Coney Island

Treyger demands de Blasio hire 1,000 more cops

Councilmember speaks out in wake of Coney Island shootings

June 17, 2015 By Paula Katinas Brooklyn Daily Eagle
Councilmember Mark Treyger. Photo courtesy of Treyger’s office
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In the wake of a series of shootings in Coney Island, Councilman Mark Treyger called on the de Blasio Administration to hire 1,000 additional police officers to patrol city streets.

Treyger (D-Coney Island-Gravesend-Bensonhurst) said Mayor Bill de Blasio should include funding in his executive city budget to allow the New York Police Department (NYPD) to hire 1,000 cops to be deployed in Coney Island and other areas with incidents of gun violence.

Treyger also renewed a call he had previously made for the NYPD to bring the ShotSpotter technology to Coney Island.

In a June 2 letter to Police Commissioner William Bratton, Treyger requested that the 60th Precinct, which covers Coney Island, be included in the precincts where ShotSpotter is used.

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ShotSpotter, which uses technology and real-time data to immediately notify police of incidents of shots being fired in its coverage area, has been deployed in high-crime areas of Brooklyn and the Bronx as part of a pilot program.

“It is clear that the city and NYPD must step up its efforts to combat this growing problem and take immediate steps to reduce gun violence in Coney Island,” Treyger said in a statement. “I am urging Commissioner Bratton to expand the department’s use of this proven technology so that we get a clearer and fuller picture of the violence that is plaguing this community and so that police can immediately respond when a shooting does occur.”

Treyger said ShotSpotter is valuable because it can help reduce police response times to the scenes of shootings while at the same time provide the city with an accurate picture of the number of shootings that actually occur in a specific community. The technology is also capable of pinpointing neighborhood hotspots where the majority of shooting incidents take place.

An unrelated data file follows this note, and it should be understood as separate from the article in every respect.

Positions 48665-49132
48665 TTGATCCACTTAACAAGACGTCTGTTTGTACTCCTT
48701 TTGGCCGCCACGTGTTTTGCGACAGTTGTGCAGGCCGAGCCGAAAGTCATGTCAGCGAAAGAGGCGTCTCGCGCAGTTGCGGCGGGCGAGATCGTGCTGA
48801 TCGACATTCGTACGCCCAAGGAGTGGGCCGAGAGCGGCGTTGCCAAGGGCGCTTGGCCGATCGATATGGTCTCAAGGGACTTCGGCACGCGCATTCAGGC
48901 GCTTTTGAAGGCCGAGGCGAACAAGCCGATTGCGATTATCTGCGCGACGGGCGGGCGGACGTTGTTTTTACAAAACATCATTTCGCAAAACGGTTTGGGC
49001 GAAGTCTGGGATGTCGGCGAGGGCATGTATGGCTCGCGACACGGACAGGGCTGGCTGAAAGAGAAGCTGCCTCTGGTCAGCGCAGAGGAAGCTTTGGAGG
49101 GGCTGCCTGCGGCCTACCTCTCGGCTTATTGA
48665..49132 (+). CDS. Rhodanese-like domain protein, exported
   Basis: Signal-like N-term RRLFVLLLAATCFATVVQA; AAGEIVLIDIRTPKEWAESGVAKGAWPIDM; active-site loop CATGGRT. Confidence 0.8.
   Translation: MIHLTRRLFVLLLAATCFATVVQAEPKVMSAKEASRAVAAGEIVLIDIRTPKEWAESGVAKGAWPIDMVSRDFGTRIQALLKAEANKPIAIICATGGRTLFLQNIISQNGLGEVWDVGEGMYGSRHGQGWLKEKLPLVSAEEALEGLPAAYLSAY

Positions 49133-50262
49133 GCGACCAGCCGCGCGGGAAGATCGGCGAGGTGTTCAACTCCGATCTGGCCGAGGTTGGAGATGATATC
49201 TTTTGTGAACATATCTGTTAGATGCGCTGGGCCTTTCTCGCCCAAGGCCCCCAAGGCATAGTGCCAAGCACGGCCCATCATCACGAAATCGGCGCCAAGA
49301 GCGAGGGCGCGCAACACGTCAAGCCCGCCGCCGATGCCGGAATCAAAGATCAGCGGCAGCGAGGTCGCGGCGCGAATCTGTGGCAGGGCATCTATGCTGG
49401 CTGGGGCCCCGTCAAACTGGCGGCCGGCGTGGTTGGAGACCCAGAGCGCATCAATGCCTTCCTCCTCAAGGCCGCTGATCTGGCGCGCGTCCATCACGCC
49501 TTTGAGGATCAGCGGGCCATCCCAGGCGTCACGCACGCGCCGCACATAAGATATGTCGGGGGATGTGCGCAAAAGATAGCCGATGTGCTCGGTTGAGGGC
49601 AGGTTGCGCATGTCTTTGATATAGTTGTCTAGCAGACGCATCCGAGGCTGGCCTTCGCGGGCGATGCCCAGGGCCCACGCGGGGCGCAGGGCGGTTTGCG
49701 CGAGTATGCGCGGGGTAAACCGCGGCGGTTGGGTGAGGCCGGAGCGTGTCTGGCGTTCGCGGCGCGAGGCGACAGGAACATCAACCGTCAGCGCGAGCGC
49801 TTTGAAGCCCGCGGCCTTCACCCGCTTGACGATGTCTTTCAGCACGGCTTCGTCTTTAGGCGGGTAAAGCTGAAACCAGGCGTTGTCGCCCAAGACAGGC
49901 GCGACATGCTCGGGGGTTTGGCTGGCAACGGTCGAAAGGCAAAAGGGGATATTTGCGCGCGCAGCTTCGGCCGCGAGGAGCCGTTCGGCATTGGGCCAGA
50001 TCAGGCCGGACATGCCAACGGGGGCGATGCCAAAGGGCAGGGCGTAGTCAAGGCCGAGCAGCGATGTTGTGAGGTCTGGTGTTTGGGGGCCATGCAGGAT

As of June 7, there had been six shooting incidents in the 60th Precinct, a slight increase from last year, according to Treyger who cited NYPD statistics.

However, Treyger also said that he has heard numerous reports from local residents who told him about other shootings that did not result in a person struck and were not included in NYPD crime reports.

There were at least two shooting incidents during the weekend of June 13-14, as well as one on June 12 near the Searise apartments at Neptune Avenue and West 36th Street in which no one was struck, Treyger said.

On Sunday afternoon, a 68-year-old man and an 18-year-old man were shot near 2750 Neptune Ave., less than a block from a middle school and a public park.

“I am very concerned about the rise in shootings in Coney Island and across the city, as well as the many incidents that do not go reported in official NYPD statistics,” Treyger said. “Bringing ShotSpotter technology and additional officers to the 60th Precinct will help the NYPD finally hold accountable the few individuals who are causing distress in our community.”

In his letter to Commissioner Bratton, Councilman Treyger expressed concern with the impact that shootings are having on the law-abiding residents of Coney Island and the need for additional police resources to combat the problem, particularly during the summer months.

On Monday, Treyger joined the Coney Island Anti-Violence Collaborative and residents at an anti-violence rally on Neptune Avenue and West 36th Street to demand immediate action from the city.

But de Blasio remained convinced that it’s not necessary to hire more cops.

“The first thing we have to think about is, can we get the job done right with the resources we have? If 2014 is any indication, the obvious answer is yes,” the mayor told WNYC’s Brian Lehrer during a radio interview, the New York Observer reported.“This police force is doing the job and doing it well with more tools, more technology, more training than even a year ago and I think they’re going to get better and better.”

A spokesperson for the city’s Office of Management and Budget (OMB) told the Brooklyn Eagle in an email that the de Blasio Administration will “continue to work with the council throughout the budget process.”

The OMB spokesperson also noted that overall crime is down in the city.

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